Advertisement

Cardiovascular changes associated with intravenous administration of fumonisin B1 in horses

Geoffrey W. SmithDepartment of Veterinary Clinical Medicine, University of Illinois, Urbana, IL 61802.

Search for other papers by Geoffrey W. Smith in
Current site
Google Scholar
PubMed
Close
 DVM, MS
,
Peter D. ConstableDepartment of Veterinary Clinical Medicine, University of Illinois, Urbana, IL 61802.

Search for other papers by Peter D. Constable in
Current site
Google Scholar
PubMed
Close
 BVSc, PhD
,
Jonathan H. ForemanDepartment of Veterinary Clinical Medicine, University of Illinois, Urbana, IL 61802.

Search for other papers by Jonathan H. Foreman in
Current site
Google Scholar
PubMed
Close
 DVM, MS
,
Robert M. EppleyFood and Drug Administration, 200 C Street SW, Washington, DC 20204.

Search for other papers by Robert M. Eppley in
Current site
Google Scholar
PubMed
Close
 PhD
,
Amy L. WaggonerDepartment of Pathobiology, University of Illinois, Urbana, IL 61802.

Search for other papers by Amy L. Waggoner in
Current site
Google Scholar
PubMed
Close
 BS
,
Mike E. TumblesonDepartment of Biosciences, University of Illinois, Urbana, IL 61802.

Search for other papers by Mike E. Tumbleson in
Current site
Google Scholar
PubMed
Close
 PhD
, and
Wanda M. HaschekDepartment of Pathobiology, University of Illinois, Urbana, IL 61802.

Search for other papers by Wanda M. Haschek in
Current site
Google Scholar
PubMed
Close
 BVSc, PhD

Abstract

Objective—To determine whether cardiovascular dysfunction is evident in horses with leukoencephalomalacia experimentally induced by administration of fumonisin B1.

Animals—11 healthy horses of various breeds (body weight, 252 to 367 kg).

Procedure—Horses were randomly assigned to 3 groups and administered fumonisin B1 daily. Horses received IV injections of 0 (control horses; n = 4), 0.01 (3), or 0.20 mg (4) of fumonisin B1/kg for 7 to 28 days. Horses were examined daily for evidence of neurologic disease. When neurologic signs consistent with leukoencephalomalacia were evident, horses were anesthetized, and catheters were inserted for evaluation of the cardiovascular system. After recovery from anesthesia, hemodynamic measurements were obtained.

Results—Fumonisin-treated horses with clinical signs of neurologic disease had evidence of cardiovascular dysfunction manifested as decreases in heart rate, cardiac output, right ventricular contractility (assessed by measuring the maximal rate of change of right ventricular pressure), coccygeal artery pulse pressure, and pH and base excess in venous blood as well as increases in systemic vascular resistance, compared with values for control horses. Fumonisin-treated horses with and without clinical signs of neurologic disease also had higher serum and right ventricular sphinganine and sphingosine concentrations than control horses.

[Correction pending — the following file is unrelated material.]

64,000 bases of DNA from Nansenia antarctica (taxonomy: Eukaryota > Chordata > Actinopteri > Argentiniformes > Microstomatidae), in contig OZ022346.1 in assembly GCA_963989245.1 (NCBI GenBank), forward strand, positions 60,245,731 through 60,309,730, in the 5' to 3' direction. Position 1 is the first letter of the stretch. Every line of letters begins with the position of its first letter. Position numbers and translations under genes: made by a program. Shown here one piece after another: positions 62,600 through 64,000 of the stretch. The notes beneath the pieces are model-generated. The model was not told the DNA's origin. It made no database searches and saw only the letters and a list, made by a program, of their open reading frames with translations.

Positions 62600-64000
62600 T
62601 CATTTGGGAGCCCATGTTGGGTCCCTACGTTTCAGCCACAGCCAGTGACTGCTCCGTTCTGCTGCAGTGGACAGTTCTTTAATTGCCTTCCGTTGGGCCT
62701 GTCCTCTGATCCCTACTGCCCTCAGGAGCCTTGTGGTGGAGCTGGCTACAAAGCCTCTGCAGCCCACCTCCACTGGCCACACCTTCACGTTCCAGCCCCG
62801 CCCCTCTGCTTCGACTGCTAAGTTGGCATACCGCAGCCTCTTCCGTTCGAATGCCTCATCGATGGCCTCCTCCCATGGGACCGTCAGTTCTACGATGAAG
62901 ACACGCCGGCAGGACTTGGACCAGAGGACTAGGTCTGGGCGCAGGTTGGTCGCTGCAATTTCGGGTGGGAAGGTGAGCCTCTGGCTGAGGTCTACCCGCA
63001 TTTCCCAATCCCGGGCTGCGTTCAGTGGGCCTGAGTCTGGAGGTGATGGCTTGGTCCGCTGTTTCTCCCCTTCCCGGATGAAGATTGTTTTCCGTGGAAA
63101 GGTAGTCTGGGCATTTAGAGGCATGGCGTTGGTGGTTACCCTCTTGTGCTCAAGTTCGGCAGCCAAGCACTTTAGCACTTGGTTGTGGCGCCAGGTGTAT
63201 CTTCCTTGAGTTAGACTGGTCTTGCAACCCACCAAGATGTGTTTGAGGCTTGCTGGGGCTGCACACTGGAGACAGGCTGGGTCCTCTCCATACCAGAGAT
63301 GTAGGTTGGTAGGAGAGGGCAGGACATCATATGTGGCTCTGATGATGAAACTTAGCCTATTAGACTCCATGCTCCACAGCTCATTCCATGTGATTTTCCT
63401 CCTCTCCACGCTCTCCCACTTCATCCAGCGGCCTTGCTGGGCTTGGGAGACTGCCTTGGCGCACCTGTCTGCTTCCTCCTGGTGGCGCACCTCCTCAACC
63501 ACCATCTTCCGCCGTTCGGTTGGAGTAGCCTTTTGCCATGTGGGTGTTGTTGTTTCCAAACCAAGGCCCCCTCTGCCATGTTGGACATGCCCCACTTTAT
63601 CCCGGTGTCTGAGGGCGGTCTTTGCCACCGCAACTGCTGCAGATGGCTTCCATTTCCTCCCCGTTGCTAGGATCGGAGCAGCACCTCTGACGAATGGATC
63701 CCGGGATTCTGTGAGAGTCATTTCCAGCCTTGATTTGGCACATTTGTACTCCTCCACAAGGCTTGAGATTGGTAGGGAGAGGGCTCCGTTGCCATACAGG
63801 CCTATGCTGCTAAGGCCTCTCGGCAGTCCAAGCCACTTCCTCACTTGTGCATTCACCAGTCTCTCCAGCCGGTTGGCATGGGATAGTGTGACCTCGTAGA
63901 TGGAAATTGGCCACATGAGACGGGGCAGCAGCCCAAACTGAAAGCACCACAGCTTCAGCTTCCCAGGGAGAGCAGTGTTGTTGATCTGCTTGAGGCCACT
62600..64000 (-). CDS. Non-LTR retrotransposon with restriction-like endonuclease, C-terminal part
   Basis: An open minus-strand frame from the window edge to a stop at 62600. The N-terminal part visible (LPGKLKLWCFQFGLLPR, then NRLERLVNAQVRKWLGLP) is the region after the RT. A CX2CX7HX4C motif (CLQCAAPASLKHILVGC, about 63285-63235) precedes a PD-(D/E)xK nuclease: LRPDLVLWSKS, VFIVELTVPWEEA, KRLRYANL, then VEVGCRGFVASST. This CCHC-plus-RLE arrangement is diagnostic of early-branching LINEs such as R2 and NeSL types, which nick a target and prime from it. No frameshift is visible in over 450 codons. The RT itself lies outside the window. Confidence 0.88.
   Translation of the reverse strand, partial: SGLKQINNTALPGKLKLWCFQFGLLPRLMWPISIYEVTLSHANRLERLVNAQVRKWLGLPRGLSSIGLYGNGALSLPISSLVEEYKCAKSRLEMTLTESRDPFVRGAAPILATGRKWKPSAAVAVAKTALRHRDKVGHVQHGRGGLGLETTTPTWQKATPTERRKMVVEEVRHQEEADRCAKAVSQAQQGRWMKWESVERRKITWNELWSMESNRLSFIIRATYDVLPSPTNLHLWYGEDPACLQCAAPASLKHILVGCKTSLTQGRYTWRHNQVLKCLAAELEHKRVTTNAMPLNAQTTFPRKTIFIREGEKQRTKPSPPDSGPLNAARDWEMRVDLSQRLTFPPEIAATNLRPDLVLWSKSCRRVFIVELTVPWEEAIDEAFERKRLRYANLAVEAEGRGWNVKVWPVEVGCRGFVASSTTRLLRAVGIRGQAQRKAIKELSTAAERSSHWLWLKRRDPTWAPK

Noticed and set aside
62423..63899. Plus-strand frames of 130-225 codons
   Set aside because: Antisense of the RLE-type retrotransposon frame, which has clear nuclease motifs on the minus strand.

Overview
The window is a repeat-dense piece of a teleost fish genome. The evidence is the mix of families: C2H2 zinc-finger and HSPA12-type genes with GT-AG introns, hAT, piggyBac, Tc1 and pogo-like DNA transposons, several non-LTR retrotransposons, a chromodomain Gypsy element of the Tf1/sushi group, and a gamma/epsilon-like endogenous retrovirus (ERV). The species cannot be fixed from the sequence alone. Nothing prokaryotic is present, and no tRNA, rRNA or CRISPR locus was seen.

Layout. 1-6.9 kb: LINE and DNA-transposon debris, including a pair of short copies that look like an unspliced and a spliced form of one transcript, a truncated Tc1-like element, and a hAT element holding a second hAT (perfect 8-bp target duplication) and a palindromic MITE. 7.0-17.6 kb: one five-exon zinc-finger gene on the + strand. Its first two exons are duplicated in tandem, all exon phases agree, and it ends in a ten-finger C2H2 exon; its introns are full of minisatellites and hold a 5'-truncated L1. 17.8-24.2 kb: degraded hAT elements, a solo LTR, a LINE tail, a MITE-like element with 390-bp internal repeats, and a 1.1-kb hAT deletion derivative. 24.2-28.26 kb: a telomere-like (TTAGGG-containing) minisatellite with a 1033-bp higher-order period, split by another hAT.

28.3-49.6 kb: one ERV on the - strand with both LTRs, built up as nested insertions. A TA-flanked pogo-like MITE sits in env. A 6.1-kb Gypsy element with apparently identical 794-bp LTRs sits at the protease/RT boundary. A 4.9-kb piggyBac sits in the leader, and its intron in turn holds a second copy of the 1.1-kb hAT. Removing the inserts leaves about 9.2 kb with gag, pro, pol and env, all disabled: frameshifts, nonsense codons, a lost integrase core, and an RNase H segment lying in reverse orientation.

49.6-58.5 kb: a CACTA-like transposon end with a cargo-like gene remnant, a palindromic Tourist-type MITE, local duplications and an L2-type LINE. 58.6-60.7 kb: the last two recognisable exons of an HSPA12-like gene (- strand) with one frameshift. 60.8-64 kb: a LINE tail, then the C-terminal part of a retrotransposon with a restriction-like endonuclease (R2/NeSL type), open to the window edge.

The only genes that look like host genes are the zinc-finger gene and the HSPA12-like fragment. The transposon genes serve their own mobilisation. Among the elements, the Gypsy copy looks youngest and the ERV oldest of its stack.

Conclusions and Clinical Relevance—An association was detected among fumonisin-induced neurologic disease, increased serum and myocardial sphinganine and sphingosine concentrations, and decreased cardiovascular function in horses. Fumonisin-induced decreases in cardiovascular function may contribute to the pathophysiologic development of leukoencephalomalacia in horses. (Am J Vet Res 2002;63:538–545).

Abstract

Objective—To determine whether cardiovascular dysfunction is evident in horses with leukoencephalomalacia experimentally induced by administration of fumonisin B1.

Animals—11 healthy horses of various breeds (body weight, 252 to 367 kg).

Procedure—Horses were randomly assigned to 3 groups and administered fumonisin B1 daily. Horses received IV injections of 0 (control horses; n = 4), 0.01 (3), or 0.20 mg (4) of fumonisin B1/kg for 7 to 28 days. Horses were examined daily for evidence of neurologic disease. When neurologic signs consistent with leukoencephalomalacia were evident, horses were anesthetized, and catheters were inserted for evaluation of the cardiovascular system. After recovery from anesthesia, hemodynamic measurements were obtained.

Results—Fumonisin-treated horses with clinical signs of neurologic disease had evidence of cardiovascular dysfunction manifested as decreases in heart rate, cardiac output, right ventricular contractility (assessed by measuring the maximal rate of change of right ventricular pressure), coccygeal artery pulse pressure, and pH and base excess in venous blood as well as increases in systemic vascular resistance, compared with values for control horses. Fumonisin-treated horses with and without clinical signs of neurologic disease also had higher serum and right ventricular sphinganine and sphingosine concentrations than control horses.

Conclusions and Clinical Relevance—An association was detected among fumonisin-induced neurologic disease, increased serum and myocardial sphinganine and sphingosine concentrations, and decreased cardiovascular function in horses. Fumonisin-induced decreases in cardiovascular function may contribute to the pathophysiologic development of leukoencephalomalacia in horses. (Am J Vet Res 2002;63:538–545).